Welcome to almost the best health care system in the world.

Not like the crap you have in America :D

Anonymous said...

It's so awesome reading about our country from an american's eyes. I guess we're a little spoiled. We're very quick to hate the system when we don't get the anwsers we want from our doctors. And I always expect to get anwsers I don't want when I go to the doctor, it's scary, so I just don't go - even if I know I should. But I shall think of this post the next time I do! Might make it less scary to look at it your way. ^^

Abby said...

Anon- I know right? We have such amazing things going on at home, health wise. I come from a city that is really big in the health industry (heart transplants, hand transplants, etc etc, innovation, new technology, etc), but I really do think Insurance companies are the devil. What little happened with Obama was at least a small step in the right direction, but, the drive for profit and wealth over power common sense. (Like, you would still be making some money if you allowed a 24 year old dependent on their parents insurance) Doesn't make sense.

Let's just say, so far, I'm pleased. :)

Fuchsia- I would wager you guys are spoiled rotten :), if you had to experience what it's like to go to the doctor's at home, you would probably walk out livid. Usually going to the doctor at home requires a co-pay, filling out forms over and over again, waiting 15-30 minutes past your 'appointment' time, going back, with the nurse, vitals, sitting in the waiting room for another 10 minutes, doctor in 10 minutes, leaves 5 minutes, etc etc. Until the process is done. Doctors can also be very very very quick to throw a prescription your way. Which is just unnecessary, and anti-health in my opinion. And it can be hit or miss with how interested the doctors are in you, and how personable they are.

So yes, so far I'm pleased with the way Sweden does their health system, so far. But I haven't been sick yet. So we'll see. :) I'm glad you're enjoying my opinions. :)

Minda said...

Let's do the numbers American style. WTF is 900:-? LOL. In "American" is it $9.00 or $900.00??? And for those other commenters - I live in the U.S. still and I have Crohn's disease (gross)I DO NOT get to pick my doctor (that's a big fat lie the insurance companies like to throw out there). You get to "pick" your doctor based on what insurance plan you can afford or are allowed to have. You have to pick someone from your "network". And right now, my insurance pays nothing. My husband and I pay something like $100 a month (or more, not positive) to the insurance company just so we can pay everything out of pocket until we've spent $7,000 of our own money. We both have pre-existing conditions - my Crohn's, his blood pressure (p.s. I'm 25 and he is 27)- if we both didn't have pre-existing conditions that premium would never be met and we would be paying for insurance we never get to use. There are many, many, many other things that suck about insurance here that I won't go into but that is just to give a little perspective. It doesn't make ANY sense that people care so much here about making healthcare universal because we don't have the freedom to choose anything as it is . . . we just pay a TON for exactly what they are saying they don't want. Basically, they're ignorant. And did I mention that we are both government employees so we get the best options available? Also, Abby . . . I apologize for Bogarting your blog. I loved it.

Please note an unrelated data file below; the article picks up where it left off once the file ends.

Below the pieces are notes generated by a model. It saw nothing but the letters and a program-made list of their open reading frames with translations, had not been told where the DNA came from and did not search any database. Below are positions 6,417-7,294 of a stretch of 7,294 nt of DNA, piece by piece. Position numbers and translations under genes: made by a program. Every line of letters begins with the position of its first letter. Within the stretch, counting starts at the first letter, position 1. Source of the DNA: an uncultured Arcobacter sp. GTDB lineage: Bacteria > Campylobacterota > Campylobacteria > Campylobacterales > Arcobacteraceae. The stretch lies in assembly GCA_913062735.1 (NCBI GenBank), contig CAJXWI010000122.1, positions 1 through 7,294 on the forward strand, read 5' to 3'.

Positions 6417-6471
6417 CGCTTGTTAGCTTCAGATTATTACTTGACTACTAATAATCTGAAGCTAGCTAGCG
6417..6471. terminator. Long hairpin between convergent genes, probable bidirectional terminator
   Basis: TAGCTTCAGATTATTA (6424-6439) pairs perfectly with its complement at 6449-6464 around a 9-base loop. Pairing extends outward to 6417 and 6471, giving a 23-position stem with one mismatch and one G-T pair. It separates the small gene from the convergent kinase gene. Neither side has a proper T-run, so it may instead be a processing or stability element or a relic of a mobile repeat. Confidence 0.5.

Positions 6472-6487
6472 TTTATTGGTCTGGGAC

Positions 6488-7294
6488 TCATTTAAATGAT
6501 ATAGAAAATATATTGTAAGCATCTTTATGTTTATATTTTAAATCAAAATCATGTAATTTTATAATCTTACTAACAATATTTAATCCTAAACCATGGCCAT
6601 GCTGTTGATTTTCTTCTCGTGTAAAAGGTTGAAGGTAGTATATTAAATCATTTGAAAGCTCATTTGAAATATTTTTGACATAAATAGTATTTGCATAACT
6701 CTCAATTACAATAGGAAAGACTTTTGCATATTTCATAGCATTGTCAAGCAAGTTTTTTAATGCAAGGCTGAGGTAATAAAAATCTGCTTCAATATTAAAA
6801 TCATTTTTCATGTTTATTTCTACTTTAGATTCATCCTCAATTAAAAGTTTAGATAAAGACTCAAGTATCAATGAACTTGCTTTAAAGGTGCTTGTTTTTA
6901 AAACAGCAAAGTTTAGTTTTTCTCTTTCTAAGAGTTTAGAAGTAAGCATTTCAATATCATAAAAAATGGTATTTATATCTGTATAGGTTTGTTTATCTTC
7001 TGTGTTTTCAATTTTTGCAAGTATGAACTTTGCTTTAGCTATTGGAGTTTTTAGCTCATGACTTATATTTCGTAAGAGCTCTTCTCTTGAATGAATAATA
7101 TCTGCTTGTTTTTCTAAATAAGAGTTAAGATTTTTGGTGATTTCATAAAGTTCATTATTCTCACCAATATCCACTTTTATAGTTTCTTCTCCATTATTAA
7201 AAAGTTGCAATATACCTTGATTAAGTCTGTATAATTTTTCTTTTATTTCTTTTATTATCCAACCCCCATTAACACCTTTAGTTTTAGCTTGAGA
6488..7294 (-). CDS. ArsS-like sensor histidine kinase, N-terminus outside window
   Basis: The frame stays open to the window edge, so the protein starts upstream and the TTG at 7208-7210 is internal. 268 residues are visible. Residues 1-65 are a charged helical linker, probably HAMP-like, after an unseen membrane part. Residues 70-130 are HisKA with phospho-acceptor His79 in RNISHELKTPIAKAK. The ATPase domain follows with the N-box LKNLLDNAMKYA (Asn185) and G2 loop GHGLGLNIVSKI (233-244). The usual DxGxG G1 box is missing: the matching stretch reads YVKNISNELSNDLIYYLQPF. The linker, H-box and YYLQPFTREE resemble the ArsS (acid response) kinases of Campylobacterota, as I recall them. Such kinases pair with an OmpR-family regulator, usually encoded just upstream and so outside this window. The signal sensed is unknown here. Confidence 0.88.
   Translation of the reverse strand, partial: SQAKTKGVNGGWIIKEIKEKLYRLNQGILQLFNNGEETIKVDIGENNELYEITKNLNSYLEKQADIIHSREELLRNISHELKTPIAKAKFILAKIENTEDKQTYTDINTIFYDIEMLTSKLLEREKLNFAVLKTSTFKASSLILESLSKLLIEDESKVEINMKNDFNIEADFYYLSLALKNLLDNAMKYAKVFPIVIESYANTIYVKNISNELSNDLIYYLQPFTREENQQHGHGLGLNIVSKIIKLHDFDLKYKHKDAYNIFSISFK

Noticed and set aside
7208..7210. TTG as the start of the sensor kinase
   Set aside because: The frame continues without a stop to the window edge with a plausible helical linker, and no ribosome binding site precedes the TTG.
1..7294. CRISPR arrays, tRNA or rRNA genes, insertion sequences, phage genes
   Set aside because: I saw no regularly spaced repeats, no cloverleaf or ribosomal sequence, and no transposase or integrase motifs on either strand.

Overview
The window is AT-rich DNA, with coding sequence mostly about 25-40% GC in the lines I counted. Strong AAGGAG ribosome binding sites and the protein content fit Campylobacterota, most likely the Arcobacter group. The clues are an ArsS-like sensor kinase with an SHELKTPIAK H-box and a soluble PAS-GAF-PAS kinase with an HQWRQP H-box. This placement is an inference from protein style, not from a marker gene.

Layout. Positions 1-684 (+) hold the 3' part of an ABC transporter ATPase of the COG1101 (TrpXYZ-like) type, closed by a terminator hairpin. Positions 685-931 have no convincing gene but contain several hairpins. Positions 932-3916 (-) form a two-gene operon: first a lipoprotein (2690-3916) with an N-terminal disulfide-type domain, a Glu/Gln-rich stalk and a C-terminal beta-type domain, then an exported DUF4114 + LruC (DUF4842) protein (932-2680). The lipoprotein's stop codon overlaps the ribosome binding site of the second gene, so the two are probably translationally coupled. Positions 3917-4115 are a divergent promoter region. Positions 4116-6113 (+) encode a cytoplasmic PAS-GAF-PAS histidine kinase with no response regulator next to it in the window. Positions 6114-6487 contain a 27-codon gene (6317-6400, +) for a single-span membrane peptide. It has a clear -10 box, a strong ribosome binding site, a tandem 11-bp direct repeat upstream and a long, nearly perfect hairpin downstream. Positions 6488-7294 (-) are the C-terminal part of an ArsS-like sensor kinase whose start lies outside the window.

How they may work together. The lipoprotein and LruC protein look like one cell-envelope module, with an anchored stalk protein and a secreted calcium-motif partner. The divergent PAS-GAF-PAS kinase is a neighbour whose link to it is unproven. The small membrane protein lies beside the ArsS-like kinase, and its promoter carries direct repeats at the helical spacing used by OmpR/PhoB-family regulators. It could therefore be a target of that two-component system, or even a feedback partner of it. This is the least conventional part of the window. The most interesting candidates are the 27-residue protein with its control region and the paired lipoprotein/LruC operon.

Abby said...

BAHAHAHHAA melinda, I'm sorry. 900:- is 900 kronor. To know how much that is in US dollars multiply by .138 which equals $124.20, so after I spend that much money on medicine the government pays for the rest. At least that is what Fredrik told me.

I know you're seething right now. Sorry! :)

And if you had to bogart my blog, at least you could have Humphrey Bogarted it. BAR HAR HAR HAR (I'm making fun of you for capitalizing Bogart in your post, btw).


Minda said...

LOL. You are hilarious. :) Yes I was seething about healthcare. I'm passionate about it. Passionately pissed off! Yeah . . . you spend $124.20 and everything is awesome. I have to spend $7,000 plus $100 a month. LAME SAUCE.

I know it is technically incorrect to capitalize Bogart in that context BUT the reason I do it is because he should be credited considering that is where the term came from. Way back in his first movie he played the sidekick part and "Bogarted" the entire movie to the point that he never played a supporting character again. He was destined to be a leading man. :) So anyway, I was Humphrey Bogarting it. :) And I'm really glad I did because I got an awesome new reader for my own!!!